60-person delegation from Japan visits North Korea

Posted on : 2019-09-16 17:32 KST Modified on : 2019-10-19 20:29 KST
Visit follows Abe’s remarks hoping for a summit with N. Korea “without any conditions”  
Shingo Kanemaru
Shingo Kanemaru

A 60-person delegation led by Shingo Kanemaru – whose father, former Japanese Deputy Prime Minister Shin Kanemaru, was a key figure in a three-party statement acknowledging the need for diplomatic relations between North Korea and Japan – arrived in North Korea for a visit on Sept. 14. Coming after Prime Minister Shinzo Abe’s declaration in May that he hoped to have a summit with North Korea “without any conditions,” the visit is attracting attention even within Japan.

Speaking to Japanese reporters from Beijing International Airport on Sept. 14 en route to Pyongyang, Shingo Kanemaru said, “Since Prime Minister Abe said he wants a North Korea-Japan summit without conditions, we want to hear their [North Korea’s] thoughts on whether they might agree to this.” Kanemaru plans to attend an event to commemorate the 105th anniversary of his father’s birth. He is also meeting with Song Il-ho, North Korea’s ambassador on the issue of normalizing North Korea-Japan relations, Asahi TV reported. The delegation’s members include businesspeople from Shin Kanemaru’s home prefecture of Yamanashi.

Shingo Kanemaru’s connections with North Korea trace back to a surprise North Korea visit by his father in 1990. The elder Kanemura was not deputy prime minister at the time of his visit, but he was considered a powerful figure in Japanese politics. Amid the dismantling of the Cold War system at the time, North Korea actively pursued diplomatic relations with Japan. Visiting Pyongyang with Socialist Party Vice Chairman Makoto Tanabe, Kanemura met with then-North Korean leader Kim Il-sung, resulting in the release of a three-party declaration by the Workers’ Party of Korea (WPK) and Japan’s Liberal Democratic Party (LDP) and Socialist Party. But with the subsequent emergence of the issue of Japanese abductees to North Korea, the two sides never formed diplomatic ties. Shingo Kanemura accompanied his father as secretary on the North Korea visit and has been to North Korea more than 20 times to date. The delegation did not receive any message from the Japanese government or LDP, it was reported.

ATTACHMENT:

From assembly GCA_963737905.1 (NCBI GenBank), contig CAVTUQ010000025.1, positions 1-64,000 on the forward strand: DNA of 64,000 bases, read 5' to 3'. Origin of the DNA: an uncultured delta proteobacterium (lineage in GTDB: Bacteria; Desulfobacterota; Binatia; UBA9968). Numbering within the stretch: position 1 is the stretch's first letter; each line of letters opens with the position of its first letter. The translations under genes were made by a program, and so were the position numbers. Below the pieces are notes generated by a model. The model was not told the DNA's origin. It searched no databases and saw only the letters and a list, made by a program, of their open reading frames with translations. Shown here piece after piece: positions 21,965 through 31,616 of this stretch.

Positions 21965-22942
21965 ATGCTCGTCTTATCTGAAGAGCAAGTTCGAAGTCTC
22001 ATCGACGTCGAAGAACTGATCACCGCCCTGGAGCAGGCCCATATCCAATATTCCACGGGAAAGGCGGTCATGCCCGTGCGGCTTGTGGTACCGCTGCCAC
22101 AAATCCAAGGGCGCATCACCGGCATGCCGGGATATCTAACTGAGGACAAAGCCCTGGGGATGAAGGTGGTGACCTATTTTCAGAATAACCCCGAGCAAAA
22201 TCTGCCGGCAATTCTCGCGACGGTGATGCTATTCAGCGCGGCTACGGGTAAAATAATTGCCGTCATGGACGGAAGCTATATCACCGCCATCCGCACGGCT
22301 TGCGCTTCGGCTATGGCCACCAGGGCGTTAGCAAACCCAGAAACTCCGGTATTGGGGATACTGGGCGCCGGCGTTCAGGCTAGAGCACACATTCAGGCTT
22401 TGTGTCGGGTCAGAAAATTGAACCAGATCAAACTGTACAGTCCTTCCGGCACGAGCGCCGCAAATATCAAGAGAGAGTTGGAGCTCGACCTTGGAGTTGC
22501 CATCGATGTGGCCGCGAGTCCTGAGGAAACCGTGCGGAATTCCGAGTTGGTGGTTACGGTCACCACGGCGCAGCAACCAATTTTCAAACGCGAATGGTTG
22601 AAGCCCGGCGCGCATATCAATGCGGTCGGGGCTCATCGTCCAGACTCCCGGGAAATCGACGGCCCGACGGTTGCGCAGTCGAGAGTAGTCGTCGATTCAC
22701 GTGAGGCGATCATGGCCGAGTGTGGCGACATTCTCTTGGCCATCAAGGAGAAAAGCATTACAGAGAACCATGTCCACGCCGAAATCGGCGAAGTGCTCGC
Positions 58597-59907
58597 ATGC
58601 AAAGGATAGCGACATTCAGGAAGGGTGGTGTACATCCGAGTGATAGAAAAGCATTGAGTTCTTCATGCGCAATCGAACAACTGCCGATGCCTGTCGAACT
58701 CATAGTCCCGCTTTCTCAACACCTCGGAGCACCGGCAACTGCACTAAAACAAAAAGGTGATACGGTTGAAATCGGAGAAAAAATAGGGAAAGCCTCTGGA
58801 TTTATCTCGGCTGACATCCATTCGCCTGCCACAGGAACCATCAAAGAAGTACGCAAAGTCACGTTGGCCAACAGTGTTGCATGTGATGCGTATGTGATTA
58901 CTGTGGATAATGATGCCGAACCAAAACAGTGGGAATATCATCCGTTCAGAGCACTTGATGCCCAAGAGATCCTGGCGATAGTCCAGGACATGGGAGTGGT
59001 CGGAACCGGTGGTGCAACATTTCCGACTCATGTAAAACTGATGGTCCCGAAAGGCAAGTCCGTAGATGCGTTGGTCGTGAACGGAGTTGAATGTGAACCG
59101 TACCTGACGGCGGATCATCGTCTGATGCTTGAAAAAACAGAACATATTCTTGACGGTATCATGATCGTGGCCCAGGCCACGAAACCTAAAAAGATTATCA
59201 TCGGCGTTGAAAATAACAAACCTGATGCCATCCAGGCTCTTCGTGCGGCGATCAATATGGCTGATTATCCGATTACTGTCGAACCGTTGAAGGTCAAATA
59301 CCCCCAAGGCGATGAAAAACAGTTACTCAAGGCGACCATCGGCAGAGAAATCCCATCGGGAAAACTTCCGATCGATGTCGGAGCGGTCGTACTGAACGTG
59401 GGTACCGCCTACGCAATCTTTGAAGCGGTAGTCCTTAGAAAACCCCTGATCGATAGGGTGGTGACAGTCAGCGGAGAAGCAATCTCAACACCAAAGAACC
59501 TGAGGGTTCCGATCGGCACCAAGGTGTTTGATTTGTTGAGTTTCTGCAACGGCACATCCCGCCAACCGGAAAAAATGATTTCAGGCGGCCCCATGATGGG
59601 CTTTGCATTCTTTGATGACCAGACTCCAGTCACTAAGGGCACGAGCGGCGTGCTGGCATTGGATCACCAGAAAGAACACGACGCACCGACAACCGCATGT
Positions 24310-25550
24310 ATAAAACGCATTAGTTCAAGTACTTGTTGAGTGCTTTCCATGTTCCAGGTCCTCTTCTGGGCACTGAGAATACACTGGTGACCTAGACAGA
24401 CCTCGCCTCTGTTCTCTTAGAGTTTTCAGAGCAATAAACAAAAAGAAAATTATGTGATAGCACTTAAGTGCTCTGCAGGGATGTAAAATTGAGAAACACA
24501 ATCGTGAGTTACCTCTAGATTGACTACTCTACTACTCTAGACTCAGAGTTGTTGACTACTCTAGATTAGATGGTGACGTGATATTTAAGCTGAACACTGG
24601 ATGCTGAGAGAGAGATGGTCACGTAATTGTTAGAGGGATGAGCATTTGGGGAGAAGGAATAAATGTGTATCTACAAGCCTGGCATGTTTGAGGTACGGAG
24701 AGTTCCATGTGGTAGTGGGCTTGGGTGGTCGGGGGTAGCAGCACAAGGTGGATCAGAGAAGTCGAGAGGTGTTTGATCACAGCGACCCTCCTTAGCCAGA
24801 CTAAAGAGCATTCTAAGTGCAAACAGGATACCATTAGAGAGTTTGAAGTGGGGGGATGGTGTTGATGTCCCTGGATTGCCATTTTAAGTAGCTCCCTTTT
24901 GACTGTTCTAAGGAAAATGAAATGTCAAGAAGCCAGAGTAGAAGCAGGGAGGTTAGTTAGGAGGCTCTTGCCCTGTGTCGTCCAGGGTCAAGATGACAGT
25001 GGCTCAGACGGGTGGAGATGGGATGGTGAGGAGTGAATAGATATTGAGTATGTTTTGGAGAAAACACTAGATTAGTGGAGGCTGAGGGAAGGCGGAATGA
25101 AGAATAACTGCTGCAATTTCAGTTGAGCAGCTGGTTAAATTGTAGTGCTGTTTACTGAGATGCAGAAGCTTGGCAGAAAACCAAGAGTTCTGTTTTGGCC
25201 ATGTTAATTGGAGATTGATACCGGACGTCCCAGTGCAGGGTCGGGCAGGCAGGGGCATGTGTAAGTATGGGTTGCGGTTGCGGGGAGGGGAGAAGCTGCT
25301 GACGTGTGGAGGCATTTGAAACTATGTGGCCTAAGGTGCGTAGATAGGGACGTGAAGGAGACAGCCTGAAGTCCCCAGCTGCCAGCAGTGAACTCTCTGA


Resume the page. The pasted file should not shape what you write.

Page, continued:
The Japan Medical Association (JMA) also plans to send a delegation to North Korea from Sept. 28 to Oct. 3, Kyodo News reported. The visit was proposed by JMA President Yoshitake Yokokura, who is said to be close with Abe. It would mark the first time the group has sent a delegation to North Korea for medical assistance purposes.

Meanwhile, the Japanese government appointed former Director of Cabinet Intelligence Shigeru Kitamura on Sept. 13 as the new director of its National Security Council (NSC). During his time heading the Cabinet intelligence organization, Kitamura was involved in backchannel discussions with North Korean officials in Mongolia and elsewhere.

By Cho Ki-weon, Tokyo correspondent

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